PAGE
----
Lesson time 12:39 min
Learn how Shonda went from being a Dartmouth and USC graduate to the queen of Thursday night.
Topics include: Shonda's Personal Journey
Both my parents are educators. They work in the education field. And what was great about that is having sort of two super nerdy intellectuals for parents meant that reading was pretty much everything in my family. Books were treasures in my family. My house was filled with them. My parents' idea of a really good time was a book or a game of chess. So I spent a lot of time in the library. My parents had a rule that I could read whatever I wanted, no questions asked. There was sort of no censorship based on my age, none at all. Which meant that I could sort of-- I remember very clearly reading The French Lieutenant's Woman when I was seven or eight and asking my mother about some very interesting words, and her saying, the dictionary's over there and going to look them up. But it also made me love reading. It made me love books, it made me love the written word. And that is everything. I think if you don't grow up with that around you, finding your sense of storytelling and finding your love of language and of words has to come from someplace else, it has to come from outside. I was lucky enough to have that around me all the time. Writing felt like something I could do mainly because I couldn't imagine doing anything else. I graduated from college and really felt lost, I mean truly felt lost. The idea of going to get one of those jobs that all my friends went to get-- I remember doing the interviewing process in New York and sitting in these meetings and people talking about things that sounded unbelievably boring to me, working in these offices and doing these things that I'm sure I would have been fine doing. I just didn't want to do them. And I'm kind of an overachiever, but I wanted to love what I did. So I literally moved to San Francisco and lived in my sister's basement and got a job at an advertising agency to just make a living, and I was miserable. And then I read somewhere, I think it was The New York Times. It was an article that said it was harder to get into USC Film School than it was to get into Harvard Law School. And I thought well, my parents will have to support that, because it's hard to get into, it's graduate school, and it's education. And so I applied and I got in. And my parents were supportive because they thought well, she can teach. If she gets out, she can teach this weird thing she wants to do. And it seemed exciting at the time. I think a lot of independent filmmakers were starting to come out and Sex, Lies, and Videotape had just become a thing, and that felt exciting. And so I went to film school thinking, let's try this, and really fell in love with it. I don't know that I ever doubted I could pursue something. And I think that is because I was raised by parents who were very positive in a lot of ways. And even though they weren't necessarily thrilled that I wanted to make a living out ...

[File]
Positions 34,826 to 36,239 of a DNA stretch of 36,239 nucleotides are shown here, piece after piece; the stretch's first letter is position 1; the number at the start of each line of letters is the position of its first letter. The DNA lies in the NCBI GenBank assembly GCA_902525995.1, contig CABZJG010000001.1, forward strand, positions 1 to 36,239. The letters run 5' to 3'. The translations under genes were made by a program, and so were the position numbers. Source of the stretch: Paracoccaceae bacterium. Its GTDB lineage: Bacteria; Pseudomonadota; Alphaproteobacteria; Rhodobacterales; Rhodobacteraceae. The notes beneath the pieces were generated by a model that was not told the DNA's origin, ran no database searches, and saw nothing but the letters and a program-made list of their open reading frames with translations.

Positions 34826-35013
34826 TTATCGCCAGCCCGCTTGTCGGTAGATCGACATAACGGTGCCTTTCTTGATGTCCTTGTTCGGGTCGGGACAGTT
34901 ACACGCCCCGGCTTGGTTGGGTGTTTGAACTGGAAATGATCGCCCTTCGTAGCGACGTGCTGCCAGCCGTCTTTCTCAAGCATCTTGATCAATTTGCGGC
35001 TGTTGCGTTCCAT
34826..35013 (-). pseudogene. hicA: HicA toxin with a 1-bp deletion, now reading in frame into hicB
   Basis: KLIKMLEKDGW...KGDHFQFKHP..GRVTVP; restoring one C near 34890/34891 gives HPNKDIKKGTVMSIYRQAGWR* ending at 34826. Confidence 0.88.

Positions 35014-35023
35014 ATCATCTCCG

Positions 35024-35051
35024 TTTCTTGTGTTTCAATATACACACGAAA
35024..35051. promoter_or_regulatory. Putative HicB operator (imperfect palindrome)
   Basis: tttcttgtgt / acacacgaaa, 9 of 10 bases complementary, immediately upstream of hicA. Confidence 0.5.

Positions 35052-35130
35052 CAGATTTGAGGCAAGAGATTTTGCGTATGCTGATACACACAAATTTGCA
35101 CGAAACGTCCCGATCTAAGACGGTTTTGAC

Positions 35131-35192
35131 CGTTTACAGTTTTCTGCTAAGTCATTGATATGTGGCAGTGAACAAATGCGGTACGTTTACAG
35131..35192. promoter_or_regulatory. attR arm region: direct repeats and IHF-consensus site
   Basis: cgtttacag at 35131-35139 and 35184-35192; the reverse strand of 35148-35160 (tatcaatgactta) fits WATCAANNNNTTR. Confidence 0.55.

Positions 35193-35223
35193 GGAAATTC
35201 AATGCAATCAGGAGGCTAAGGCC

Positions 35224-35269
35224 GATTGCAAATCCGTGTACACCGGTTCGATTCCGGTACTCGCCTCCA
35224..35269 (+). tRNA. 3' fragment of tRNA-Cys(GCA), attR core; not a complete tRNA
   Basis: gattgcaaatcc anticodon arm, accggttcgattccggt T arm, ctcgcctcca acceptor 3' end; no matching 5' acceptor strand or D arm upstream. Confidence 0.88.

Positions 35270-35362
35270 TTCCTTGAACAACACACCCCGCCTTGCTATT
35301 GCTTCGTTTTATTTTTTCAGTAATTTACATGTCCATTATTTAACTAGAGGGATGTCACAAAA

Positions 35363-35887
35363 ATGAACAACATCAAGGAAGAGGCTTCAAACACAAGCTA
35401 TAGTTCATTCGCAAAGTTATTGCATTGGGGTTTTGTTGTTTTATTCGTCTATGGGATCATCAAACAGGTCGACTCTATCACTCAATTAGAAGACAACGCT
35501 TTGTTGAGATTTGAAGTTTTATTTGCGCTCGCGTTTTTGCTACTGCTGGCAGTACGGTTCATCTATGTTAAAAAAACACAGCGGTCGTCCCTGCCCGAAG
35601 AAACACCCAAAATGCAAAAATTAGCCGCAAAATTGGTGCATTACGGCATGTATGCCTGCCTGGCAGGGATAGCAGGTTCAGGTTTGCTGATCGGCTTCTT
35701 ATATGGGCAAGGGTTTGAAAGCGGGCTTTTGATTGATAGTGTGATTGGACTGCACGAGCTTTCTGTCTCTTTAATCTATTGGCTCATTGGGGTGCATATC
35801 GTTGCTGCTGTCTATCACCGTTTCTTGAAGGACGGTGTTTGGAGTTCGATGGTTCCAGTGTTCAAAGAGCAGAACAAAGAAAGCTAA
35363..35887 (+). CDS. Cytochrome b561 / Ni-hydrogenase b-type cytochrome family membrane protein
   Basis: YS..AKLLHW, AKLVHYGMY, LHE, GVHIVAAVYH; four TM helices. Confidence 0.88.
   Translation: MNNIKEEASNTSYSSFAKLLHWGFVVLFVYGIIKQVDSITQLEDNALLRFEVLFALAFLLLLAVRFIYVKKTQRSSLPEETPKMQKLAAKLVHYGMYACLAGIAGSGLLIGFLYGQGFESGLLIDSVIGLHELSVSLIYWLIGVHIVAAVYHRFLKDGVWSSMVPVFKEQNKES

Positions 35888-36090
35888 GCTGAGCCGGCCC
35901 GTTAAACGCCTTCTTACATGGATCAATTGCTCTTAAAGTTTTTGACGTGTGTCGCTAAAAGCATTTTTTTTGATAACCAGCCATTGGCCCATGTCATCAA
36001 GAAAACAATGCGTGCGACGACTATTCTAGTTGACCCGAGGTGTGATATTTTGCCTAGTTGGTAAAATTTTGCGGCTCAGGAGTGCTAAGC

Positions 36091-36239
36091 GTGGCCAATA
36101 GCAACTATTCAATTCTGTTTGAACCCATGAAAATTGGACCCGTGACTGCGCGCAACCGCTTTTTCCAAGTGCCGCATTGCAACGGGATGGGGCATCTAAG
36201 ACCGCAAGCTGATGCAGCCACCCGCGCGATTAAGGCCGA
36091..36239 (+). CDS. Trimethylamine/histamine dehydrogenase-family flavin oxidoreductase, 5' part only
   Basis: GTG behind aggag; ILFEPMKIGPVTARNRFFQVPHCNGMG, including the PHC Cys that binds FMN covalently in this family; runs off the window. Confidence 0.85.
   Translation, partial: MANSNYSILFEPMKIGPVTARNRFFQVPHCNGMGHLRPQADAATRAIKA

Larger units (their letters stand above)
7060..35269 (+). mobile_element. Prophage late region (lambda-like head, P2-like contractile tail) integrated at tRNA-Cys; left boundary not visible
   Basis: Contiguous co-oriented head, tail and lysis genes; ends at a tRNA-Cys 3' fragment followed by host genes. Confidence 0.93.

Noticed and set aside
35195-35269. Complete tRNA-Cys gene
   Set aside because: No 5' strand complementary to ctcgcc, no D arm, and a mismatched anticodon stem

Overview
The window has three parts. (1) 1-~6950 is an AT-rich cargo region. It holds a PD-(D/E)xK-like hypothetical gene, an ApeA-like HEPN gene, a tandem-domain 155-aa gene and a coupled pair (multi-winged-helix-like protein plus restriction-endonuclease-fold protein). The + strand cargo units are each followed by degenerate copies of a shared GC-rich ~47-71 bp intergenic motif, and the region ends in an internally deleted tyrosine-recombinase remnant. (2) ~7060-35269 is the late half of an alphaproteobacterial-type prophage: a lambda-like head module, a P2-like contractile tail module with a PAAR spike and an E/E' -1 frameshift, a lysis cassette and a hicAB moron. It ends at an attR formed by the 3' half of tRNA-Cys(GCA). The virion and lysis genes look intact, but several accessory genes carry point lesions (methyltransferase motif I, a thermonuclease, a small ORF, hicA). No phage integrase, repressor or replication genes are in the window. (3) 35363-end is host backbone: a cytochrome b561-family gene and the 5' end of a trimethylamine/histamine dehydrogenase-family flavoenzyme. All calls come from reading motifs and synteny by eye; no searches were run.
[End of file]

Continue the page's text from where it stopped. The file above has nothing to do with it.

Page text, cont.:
When Shonda Rhimes pitched Grey’s Anatomy she got so nervous she had to start over. Twice. Since then, she has created and produced TV’s biggest hits. In her screenwriting class, Shonda teaches you how to create compelling characters, write a pilot, pitch your idea, and stand out in the writers’ room. You’ll also get original pilot scripts, pitch notes, and series bibles from her shows. Welcome to Shondaland.
The help from Shonda got my script on the BBC Writersroom longlist, a place that only 4% of applicants got,, only 60/70 scripts out of about 3000. Thank you Shonda.
Amazing class with invaluable takeaways about writing and the industry. Shonda was a terrific instructor and her enthusiasm for the craft of screenwriting was infectious.
I enjoyed Shonda's personable approach to sharing her wisdom. And I am grateful that she choose to teach a Masterclass.
This was awesome. Enjoyed every bit of it. I didn't want this to end. Thank you.